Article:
I also came away with West of the Revolution: An Uncommon History of 1776 by Claudio Saunt based on it sounding interesting when the author was on Ben Franklin's World. I mention it mostly because it's a revolutionary-era book that isn't focused on the East Coast, which you don't see a lot of. Fair warning if you listen to the podcast: the host is a little loud. I get the impression that she uses her lecture hall voice when recording. Content's usually good, though. Mostly guests are authors with newish books out, but now and then she has someone who works at a historical site.

*I have my doubts on the second count. Ellis finds a few northern states rights men, but he doesn't find many of them outside a of Martin Van Buren's faction in New York. He has piles of southerners subscribing to similar ideas.

Sovereign Court

Just started on H is for Hawk by Helen MacDonald.

A graceful writer, is the first impression.

Shadow Lodge

magnuskn wrote:
Orthos wrote:
Airships and energy gauntlets! This is my kind of story. =D
Not to mention magician who can't deal with doorknobs and talking cats. It's a great book!

"Do you have anything else to add?"

"... Doorknobs are a most finicky technology."

*sneeeeerrrrk*

Yeah I'm really loving this story, and especially the cast of main characters thus far. Really excited to see where Butcher takes this long-term.

The Exchange

Finished reading Knife Of Dreams - the last book in The Wheel of Time written by Robart Jordan (though I am somewhat confused as it seems that both Jordan and Sanderson are credited for the next book - is that because much of it is based on notes Jordan left behind?).

Continuing my plan to speed up my advancement in the two endless urban fantasy series I'm reading, I'll be picking up Repairman Jack #7 (Gateways). I have lately began to eye up the Vorkosigan Saga, and that one seems to be practically endless as well, so I really want to pick my pace up with Dresden and Jack.

Knife of Dreams thoughts:
After a small mental crisis involving a certain unstable stool from the previous book, I was all set and ready to suffer through this one and finally make it to the promised payoff - the final trilogy written by Brandon Sanderson who is one of my favorite authors ever.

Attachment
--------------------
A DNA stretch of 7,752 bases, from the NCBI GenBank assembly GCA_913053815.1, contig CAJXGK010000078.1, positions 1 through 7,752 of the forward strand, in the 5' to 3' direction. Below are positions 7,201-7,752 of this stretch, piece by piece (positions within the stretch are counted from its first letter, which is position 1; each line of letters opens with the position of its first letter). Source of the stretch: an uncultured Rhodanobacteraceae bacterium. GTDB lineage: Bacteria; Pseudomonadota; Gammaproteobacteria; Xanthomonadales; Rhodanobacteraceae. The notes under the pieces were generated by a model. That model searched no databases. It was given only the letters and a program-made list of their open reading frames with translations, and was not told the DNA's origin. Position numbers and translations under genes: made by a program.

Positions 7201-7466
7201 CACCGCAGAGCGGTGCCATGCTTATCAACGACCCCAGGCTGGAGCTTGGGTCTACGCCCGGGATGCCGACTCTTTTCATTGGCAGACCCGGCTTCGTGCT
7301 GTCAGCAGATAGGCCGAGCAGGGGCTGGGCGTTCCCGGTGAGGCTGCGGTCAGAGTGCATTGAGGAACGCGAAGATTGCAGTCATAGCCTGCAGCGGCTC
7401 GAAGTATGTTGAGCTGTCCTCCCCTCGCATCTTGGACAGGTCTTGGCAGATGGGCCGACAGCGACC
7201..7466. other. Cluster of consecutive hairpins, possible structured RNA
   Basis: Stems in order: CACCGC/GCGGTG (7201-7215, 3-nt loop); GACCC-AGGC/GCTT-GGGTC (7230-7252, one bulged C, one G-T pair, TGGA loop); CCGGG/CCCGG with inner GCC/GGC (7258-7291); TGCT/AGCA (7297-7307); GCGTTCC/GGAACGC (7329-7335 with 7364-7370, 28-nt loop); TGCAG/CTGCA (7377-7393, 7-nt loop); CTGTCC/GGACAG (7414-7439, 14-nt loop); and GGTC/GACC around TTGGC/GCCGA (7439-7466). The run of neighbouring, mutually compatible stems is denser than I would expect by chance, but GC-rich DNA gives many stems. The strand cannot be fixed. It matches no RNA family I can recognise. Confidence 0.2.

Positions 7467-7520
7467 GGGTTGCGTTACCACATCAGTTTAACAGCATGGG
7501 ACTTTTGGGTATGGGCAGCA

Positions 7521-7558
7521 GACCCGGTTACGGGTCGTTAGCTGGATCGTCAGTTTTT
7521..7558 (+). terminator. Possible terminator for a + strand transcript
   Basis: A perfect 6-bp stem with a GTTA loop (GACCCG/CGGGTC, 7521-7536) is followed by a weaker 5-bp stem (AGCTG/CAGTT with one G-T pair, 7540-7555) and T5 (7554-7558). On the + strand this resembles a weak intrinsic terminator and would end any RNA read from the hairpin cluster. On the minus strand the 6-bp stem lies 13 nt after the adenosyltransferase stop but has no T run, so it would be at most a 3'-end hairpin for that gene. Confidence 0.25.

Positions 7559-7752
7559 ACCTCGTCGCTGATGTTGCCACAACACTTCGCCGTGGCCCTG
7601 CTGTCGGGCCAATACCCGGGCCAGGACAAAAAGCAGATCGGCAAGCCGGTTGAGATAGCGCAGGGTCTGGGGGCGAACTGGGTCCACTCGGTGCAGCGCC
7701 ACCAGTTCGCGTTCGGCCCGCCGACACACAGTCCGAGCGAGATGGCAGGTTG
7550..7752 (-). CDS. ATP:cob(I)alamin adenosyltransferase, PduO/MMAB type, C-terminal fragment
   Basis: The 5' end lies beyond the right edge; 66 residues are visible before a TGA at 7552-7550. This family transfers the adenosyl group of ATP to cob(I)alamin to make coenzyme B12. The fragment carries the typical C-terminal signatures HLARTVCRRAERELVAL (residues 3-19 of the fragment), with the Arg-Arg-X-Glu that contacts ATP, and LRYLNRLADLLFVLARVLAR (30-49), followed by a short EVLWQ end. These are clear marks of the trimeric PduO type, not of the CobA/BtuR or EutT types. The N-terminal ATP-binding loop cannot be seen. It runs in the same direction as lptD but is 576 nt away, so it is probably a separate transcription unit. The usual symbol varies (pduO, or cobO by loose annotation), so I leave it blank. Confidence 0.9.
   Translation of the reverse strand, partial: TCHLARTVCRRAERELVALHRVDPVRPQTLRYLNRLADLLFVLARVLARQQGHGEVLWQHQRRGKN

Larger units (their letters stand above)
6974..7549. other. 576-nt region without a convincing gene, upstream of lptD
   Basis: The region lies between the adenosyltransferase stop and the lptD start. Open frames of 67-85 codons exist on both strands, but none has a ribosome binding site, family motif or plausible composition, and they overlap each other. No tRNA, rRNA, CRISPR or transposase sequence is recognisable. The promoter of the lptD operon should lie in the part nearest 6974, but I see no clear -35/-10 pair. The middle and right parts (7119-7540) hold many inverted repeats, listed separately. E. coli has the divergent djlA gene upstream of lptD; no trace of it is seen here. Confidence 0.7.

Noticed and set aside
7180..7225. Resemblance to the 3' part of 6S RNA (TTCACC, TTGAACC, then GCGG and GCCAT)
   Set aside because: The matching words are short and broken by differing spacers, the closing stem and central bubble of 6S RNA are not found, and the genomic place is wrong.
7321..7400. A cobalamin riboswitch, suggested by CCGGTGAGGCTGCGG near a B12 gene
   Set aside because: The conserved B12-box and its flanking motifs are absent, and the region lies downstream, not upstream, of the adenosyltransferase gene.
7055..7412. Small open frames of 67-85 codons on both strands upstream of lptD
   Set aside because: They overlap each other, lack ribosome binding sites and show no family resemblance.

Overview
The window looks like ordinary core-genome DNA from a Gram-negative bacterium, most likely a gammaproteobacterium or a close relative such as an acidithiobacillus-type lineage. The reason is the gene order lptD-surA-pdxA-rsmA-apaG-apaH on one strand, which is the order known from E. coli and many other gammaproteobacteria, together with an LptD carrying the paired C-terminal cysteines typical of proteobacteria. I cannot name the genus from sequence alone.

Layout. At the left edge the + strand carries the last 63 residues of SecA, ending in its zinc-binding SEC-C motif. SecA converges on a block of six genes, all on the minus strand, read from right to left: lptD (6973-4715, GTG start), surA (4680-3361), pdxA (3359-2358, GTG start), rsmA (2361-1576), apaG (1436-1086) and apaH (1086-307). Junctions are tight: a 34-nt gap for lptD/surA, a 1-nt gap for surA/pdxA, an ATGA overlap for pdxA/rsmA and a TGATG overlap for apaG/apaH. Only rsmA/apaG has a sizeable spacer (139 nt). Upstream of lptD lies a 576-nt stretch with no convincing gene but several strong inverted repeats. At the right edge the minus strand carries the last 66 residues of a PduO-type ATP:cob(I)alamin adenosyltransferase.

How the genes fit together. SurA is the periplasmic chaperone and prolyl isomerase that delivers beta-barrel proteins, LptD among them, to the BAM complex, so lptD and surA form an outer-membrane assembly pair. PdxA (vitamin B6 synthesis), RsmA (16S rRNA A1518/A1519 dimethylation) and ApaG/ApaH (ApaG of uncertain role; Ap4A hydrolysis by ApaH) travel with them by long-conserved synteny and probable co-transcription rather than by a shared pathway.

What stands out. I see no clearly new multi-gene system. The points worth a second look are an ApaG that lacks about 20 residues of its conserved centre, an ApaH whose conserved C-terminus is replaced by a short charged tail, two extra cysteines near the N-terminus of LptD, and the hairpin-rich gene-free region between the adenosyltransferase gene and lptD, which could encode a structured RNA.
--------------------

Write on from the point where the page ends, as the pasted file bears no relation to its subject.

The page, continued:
To my surprise, Knife Of Dreams was much better than many of the previous installments in the series. While still much to afflicted with the quircks and flaws of the author to actually be good, it was strictly within the realm of tolerable.

Look, for junkies like me who made it this far into the story, clearly we are biased to try and like epic fantasy. Even as I ploghed through thousands of pages of drek in the Wheel of Time, the vast intricate world was still providing some sense of enjoyment in the immersion. As such, when the story contains actual plot development, when the density of action scenes picks up drastically (and those are written much better than their ilk in earlier books) on the expense of countless scenes of endless white noise - well, now I'm no board again. Also, the book has very meager amount of Nynaeve in it, thank the Light.

I also have a couple of questions for those who read the entire series-
1) Why is this book named Knife of Dreams? I mean the names of previous books were never super meaningful, but this book just really didn't have any knives or dreams in it.
2) This is the actually important question - what should I expect from Sanderson's concluding trilogy? does it feel different from books 5-11 of WoT? Will I still be reading about dozens of indistinguishable Aes Sedai smoothing skirts and readjusting shoals? do the books have more concise and self contained arcs, or are characters still going to be spending thousands of pages doing very little? In short, are Sanderson's books really better than Jordan's? I want to be mentally prepared if they are not...

Shadow Lodge

Lord Snow wrote:
I have lately began to eye up the Vorkosigan Saga, and that one seems to be practically endless as well

Mostly because you're looking at a mostly-complete collection already, rather than a series that is still in the process of coming out. There are nineteen novels and novellas out now (plus a handful of short stories), though many are easier acquired as part of omnibus collections of two or three full stories (usually one main story and a novella or two attached), with the most recent, Captain Vorpatril's Alliance, coming out back in 2012. There is tentatively scheduled a new book for 2016, a four-year gap, bringing the total to twenty.

Bujold's writing/publishing speed has significantly slowed in recent years, compared to say Butcher who is still putting out one Dresden book every year or year-and-a-half (in addition now to Cinder Spires). As a result, it's probably a lot easier to "catch up" on the series, especially if you're getting the books via Kindle or Nook or some other digital format where you don't have to chase down the physical copies, without having it suddenly grow on you when you thought you were nearly done.

Which also fits story-wise - in the last four or five books of the series, a LOT of the plots center around the characters wrapping up a lot of loose threads and hanging personal arcs and plots, and just generally kind of settling down. Miles himself has some potential for shenanigans still with his current position and occupation, but even he's slowed his manic engines quite a bit since the first few books.